The compression of the foam including the compression provided by the transfer member 38 as well as by the mold surfaces 74 and 76 should not be performed until substantially all of the expansion, i.e. 90% and most preferably 95%, has taken place so that the force that compresses and collapses the foam and forms the laminate does not have to counteract the expansion as the gas is generated. However, the compression of the foam has to be performed before substantial curing has taken place so that the foam is still fragile, i.e. the cellular walls in which the gas is located must be still viscous such that the larger gas bubbles burst even though the smaller ones do not due to the surface tension of the cellular walls. The extent of the foam collapse is somewhat localized such that the compression must be performed over the entire extent of the formed laminate.

It should also be noted that it is preferable to provide a release agent to the planar surface 46 of the transfer member 38 so that the foam 40 is further more easily released therefrom upon transfer to the flexible cloth sheet 28 upon upward movement of the transfer member from the position shown in FIG. 6. A release agent that works well with the transfer member 38 when made from plastic such as polyethylene as described above is a liquid mixture of 90% by weight of mineral spirits and 10% by weight of silicone resin that is spread over the surface. Such a release agent functions effectively for numerous cycles such as for on the order of a full day of use.

As illustrated in FIG. 9, the sprayer 44 that embodies the applicator 42 includes a dispensing head 82 that is supplied polyol and isocyanate through respective supply conduits 84 and 86. More specifically, the dispensing head has inlets 88 and 90 to which the polyol and isocyanate supply lines 84 and 86 are connected, and these inlets are communicated with a spray bore 92 that is controlled by a valve 94. This valve 94 includes a valve element 96 and a valve operator 98 that controls the valve element. More specifically, the valve operator 98 moves the valve element 96 between the open position where the polyol and isocyanate under pressure are communicated with the spray bore 92 to provide a spray toward the right open end of the spray bore 92 and a closed position to the right of the open position such that the inlets 88 and 90 are isolated from the spray bore 92 after the spraying is completed. It should also be mentioned that it is possible to utilize a conventional recirculating type of spray head so that there is no need to do a prespray in order to make sure that each of the sprayed components is at the proper temperature as is hereinafter more fully described.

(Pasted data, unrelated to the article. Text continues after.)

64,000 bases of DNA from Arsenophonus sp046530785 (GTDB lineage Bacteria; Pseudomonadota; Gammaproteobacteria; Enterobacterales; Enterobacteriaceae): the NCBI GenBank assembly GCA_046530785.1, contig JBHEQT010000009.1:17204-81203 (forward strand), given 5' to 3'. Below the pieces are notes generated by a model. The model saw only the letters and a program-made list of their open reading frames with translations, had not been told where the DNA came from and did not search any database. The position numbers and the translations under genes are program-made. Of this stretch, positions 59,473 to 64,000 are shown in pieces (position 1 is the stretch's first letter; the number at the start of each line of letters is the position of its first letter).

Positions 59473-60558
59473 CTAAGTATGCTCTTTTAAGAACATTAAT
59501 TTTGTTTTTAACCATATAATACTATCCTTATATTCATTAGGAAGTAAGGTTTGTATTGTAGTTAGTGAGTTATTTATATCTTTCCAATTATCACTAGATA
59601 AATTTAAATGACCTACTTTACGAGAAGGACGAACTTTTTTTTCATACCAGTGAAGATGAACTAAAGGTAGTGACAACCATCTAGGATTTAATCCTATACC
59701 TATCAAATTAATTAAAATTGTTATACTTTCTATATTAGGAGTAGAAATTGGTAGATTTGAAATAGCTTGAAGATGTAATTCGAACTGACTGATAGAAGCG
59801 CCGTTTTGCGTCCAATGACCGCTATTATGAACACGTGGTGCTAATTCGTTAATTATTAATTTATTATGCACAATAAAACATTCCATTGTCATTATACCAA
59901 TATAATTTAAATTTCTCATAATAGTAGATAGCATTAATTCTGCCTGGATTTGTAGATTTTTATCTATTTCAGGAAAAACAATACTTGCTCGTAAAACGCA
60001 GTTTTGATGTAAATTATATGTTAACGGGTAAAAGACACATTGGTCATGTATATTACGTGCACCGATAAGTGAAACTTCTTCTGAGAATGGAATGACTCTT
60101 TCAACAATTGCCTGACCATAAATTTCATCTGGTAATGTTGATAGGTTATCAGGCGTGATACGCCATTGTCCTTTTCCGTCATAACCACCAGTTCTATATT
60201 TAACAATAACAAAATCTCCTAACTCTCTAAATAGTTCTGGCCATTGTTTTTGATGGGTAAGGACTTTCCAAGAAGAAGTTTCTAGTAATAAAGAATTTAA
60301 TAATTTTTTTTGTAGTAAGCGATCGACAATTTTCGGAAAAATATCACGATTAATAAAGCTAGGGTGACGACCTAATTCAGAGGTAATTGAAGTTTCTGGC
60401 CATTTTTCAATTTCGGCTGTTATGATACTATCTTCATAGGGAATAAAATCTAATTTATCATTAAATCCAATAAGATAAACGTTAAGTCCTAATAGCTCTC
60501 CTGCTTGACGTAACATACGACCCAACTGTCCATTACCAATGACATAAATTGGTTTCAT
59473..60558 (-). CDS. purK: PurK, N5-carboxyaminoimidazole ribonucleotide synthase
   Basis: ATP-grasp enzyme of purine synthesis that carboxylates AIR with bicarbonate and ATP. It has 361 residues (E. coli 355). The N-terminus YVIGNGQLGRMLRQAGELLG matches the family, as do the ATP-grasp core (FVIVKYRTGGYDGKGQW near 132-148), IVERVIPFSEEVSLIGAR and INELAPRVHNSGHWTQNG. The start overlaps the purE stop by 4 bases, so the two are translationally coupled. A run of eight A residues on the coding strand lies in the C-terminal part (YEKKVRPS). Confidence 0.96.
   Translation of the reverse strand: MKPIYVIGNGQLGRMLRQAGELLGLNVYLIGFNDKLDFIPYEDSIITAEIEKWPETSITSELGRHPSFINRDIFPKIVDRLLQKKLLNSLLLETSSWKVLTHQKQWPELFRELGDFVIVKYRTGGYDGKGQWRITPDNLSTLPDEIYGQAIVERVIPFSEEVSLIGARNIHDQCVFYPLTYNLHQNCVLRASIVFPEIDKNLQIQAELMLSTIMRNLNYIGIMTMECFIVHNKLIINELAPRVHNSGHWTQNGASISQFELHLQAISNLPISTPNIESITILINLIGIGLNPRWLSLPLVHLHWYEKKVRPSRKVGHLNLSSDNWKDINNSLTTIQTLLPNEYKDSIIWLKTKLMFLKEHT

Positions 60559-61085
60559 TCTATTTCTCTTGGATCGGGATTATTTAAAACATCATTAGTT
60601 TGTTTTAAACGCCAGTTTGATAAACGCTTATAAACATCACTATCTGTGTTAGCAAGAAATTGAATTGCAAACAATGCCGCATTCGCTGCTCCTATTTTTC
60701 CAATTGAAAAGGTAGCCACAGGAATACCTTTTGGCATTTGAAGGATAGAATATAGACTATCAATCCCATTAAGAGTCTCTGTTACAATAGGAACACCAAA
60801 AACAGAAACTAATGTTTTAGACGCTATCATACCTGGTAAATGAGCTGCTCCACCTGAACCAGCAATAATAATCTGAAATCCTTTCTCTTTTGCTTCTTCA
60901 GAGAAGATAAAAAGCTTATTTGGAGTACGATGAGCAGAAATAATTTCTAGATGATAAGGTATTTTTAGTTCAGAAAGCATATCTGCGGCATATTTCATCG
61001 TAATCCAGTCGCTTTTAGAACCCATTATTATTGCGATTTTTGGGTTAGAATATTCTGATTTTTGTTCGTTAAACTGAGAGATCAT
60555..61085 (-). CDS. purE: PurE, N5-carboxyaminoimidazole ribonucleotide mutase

In order to effectively spray the foamable liquid mixture, it is necessary for the dynamic viscosity of the foamable liquid mixture to be below about 160 centipoise. Both the polyol and isocyanate as shown in FIG. 10 must be heated to higher than room temperature in order to have such a sufficiently low viscosity so that spraying can take place. More specifically, the polyol is heated to a temperature of about 85 centigrade and is pressurized to a pressure of about 110 bars as well as having approximately 3 to 7 parts by weight of water added, which is an excess of water needed for the foam reaction and thereby reduces the viscosity so that spraying can take place. Furthermore, the isocyanate is heated to a temperature of about 70 centigrade and is pressurized to a pressure of about 95 bars so that spraying can take place.

A specific example of a formulation utilized to provide soft foam involved is:

SOFT FOAM FORMULATION EXAMPLE
Polyol Mixture Parts by Weight
*Polyether polyol RUBINOL F 428 100.00
Water 5.00
**Triethylenediamine Catalyst 0.9
DABCO CRYSTALLINE